BTW, initial tests were done with an Avalon AD2022, and it sounded better on my voice than any of the mics listed above, with the exception of the Kiwi, which just sounds different. The Kiwi reproduces a whole lot of detail, which is good on some material, and not so good on other pieces. The NTK airbrushes a lot of that detail away, but can also be harsh, especially in the midrange. The ML52 has more pronounced proximity than either of the above (duh-ribbon/figure of 8, etc.) and scrubs off some of the highs without messing with mid range/intelligibility too much. I'm guessing it will rock on my friend Carolyn, a particularly strident mezzo soprano. Is it worth $175 to me? Hell yes!-Richie

anonymous Mon, 10/20/2003 - 16:01

I just picked one up too. I bought solely for the recording of electric guitar. I've been testing the hell out this mic for a couple days now, as I have a variety of amps around. So far, I am very stoked. It does a great job "smoothing" the frequency response of edgy amps(i.e. vibro-champs, silvertones) and it doesn't dull smoother amps(i.e. Bandmasters, Marshalls).

It's a great mic for 200 bucks. But every one of these mics comes with a handwritten response curve. Mine has one wild looking curve with bumps and dips everywhere. So matching these guys has to be one hell of a feat. I'm not gonna try to find a match. I might try to find one that is nothing like it, though.

I also bought the 219 and the MKL2500 tube mic. The tube mic is coming from another store so I haven't tried it yet. I'm taking it to a post studio and throwing some voice talent at it to see how it works. I've heard even less about this mic than the ML52. If it leaves much to be desired, it's worth hot-rodding at $200. I'll keep you all posted.

Thomas W. Bethel Wed, 02/04/2004 - 04:04

I went to my local Guitar Center store before Christmas. They were having a two for one sale on Octavia microphones. I had heard about the ribbon microphone and wanted to try one out. We took about 5 of them into the "pro audio room" and plugged them one at a time into a good quality PreSounus SP-20 preamp and listened to the results on Mackie 824s that were on stands in free space. The differences between microphones on the clerks voice was AMAZING no two sounded the same. One was muddy another one shrill or tinny one was very open sounding and one was dull and lifeless the final microphone was so low in level we could not audition it.

There was no changes in anything other than unplugging one microphone and replugging in the next. The clerk even agreed to read the same thing over and over (a brochure on SHURE microphones) so we would get exactly the same source material. I was AMAZED. This company must have ZERO quality control and must have individual workers each making a microphone to their own liking. I have heard demos done this way with Neumann and Schoeps microphones and yes there were subtle difference but these effects were not subtle.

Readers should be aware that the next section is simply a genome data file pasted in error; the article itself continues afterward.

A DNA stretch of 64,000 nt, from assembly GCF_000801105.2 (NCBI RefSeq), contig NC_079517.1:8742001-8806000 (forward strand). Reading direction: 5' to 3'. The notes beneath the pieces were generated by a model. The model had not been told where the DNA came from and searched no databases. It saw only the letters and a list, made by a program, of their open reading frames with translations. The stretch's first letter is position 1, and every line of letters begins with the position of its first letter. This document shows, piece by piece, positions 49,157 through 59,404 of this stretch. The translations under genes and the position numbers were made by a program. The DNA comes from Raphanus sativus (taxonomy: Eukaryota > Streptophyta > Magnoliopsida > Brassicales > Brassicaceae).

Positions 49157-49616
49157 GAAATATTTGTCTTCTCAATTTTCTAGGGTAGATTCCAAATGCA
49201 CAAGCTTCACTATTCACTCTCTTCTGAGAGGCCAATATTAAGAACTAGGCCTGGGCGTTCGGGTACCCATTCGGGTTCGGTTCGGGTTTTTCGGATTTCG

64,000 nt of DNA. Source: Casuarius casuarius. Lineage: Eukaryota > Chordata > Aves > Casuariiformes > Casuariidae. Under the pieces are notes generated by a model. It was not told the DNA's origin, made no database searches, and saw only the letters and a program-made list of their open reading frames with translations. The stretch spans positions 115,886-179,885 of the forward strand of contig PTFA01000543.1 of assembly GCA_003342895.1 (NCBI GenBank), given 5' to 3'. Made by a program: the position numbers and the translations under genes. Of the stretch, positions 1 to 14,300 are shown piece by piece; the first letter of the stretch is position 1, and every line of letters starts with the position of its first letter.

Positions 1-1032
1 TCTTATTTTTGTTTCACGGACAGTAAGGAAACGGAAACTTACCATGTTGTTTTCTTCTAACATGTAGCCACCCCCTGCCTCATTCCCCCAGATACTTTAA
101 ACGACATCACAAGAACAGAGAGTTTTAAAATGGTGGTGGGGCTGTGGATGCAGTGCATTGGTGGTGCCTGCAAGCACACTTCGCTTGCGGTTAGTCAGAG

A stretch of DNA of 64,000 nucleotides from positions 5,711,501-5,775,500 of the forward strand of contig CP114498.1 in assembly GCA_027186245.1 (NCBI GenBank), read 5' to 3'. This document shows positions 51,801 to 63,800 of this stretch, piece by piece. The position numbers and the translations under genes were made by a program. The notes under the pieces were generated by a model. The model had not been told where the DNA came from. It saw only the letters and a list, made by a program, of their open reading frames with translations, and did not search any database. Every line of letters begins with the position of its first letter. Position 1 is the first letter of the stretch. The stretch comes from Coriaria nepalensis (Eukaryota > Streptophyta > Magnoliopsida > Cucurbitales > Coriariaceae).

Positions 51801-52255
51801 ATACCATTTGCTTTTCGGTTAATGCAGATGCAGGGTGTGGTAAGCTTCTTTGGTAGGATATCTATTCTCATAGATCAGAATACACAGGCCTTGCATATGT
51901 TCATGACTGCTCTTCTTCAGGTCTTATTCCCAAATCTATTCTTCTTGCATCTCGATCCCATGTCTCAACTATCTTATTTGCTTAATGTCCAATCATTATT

So I guess the moral to this story is if you are going to purchase on of these microphones you should take the time to audition all of them that the store has in stock ( if they will let you) since no two of them sound the same.

I wound up not purchasing them since I was not sure why they would all sound soooooo different.

I am use to using RCA 77-DXs or Royers but these Octavias were so far from what I was use to I though I was listening to a different animal altogether.

I did purchase a pair of the Octavia lipstick condenser microphones and used them to record a bell choir and was very happy with the results. (The two lipstick microphones sound slightly different but not the vast difference like the ribbons)

KurtFoster Wed, 02/04/2004 - 11:53

Thanks for that ... and therein lies the rub with most inexpensive Russian and Chinese mics.. QC is almost non exsistant. Product quality can vary widely. I have heard tales of MXL / Nady type mics breaking or not working soon after they were purchased.

Studio Projects (Allan and crew) QC and match all mics coming through their company. The junkers get culled out and sent back to China to become who knows what (???) .

The moral is "there is no free lunch" or "you get what you pay for" .

Oktiva is a Russian company and IMO, is therfore comprised of "commies in economic rehab" . In the past these people had no motivation to build a good or better product. No matter what they did they got the same pay.. no incentive. It's a cultural difference. With PMI, at least you have born and bred capitalists at this end of the distribution, who understand that only consistant, well built and durable products should reach the market place.

Thomas W. Bethel Wed, 02/04/2004 - 17:43

Originally posted by Kurt Foster:

Studio Projects (Allan and crew) QC and match all mics coming through their company. The junkers get culled out and sent back to China to become who knows what (???) .

The moral is "there is no free lunch" or "you get what you pay for" .

They probably get sold to Guitar Centers...

anonymous Wed, 02/04/2004 - 17:45

You described the problem precisely!--I lived in Russia for many years and know that.
The lack of quality and inconsistancy of ML52 is in three areas:
1) Poor quality of output transformer
2) Inconsistancy of ribbon tension, which multiplys by the fact that it has actually two ribbons, side by side.
3) The grill rings like crazy. Flatpicker told me that his Oktava's grill actully 'nicely' tuned into G cord.

Some diyers remove the brass perforated jobies in front of ribbons, replace stock transformers with Lundahl LL2911s, and damp the grill. They report excellent results after modification. The proper tuning of the ribbons will enhance the performance even further.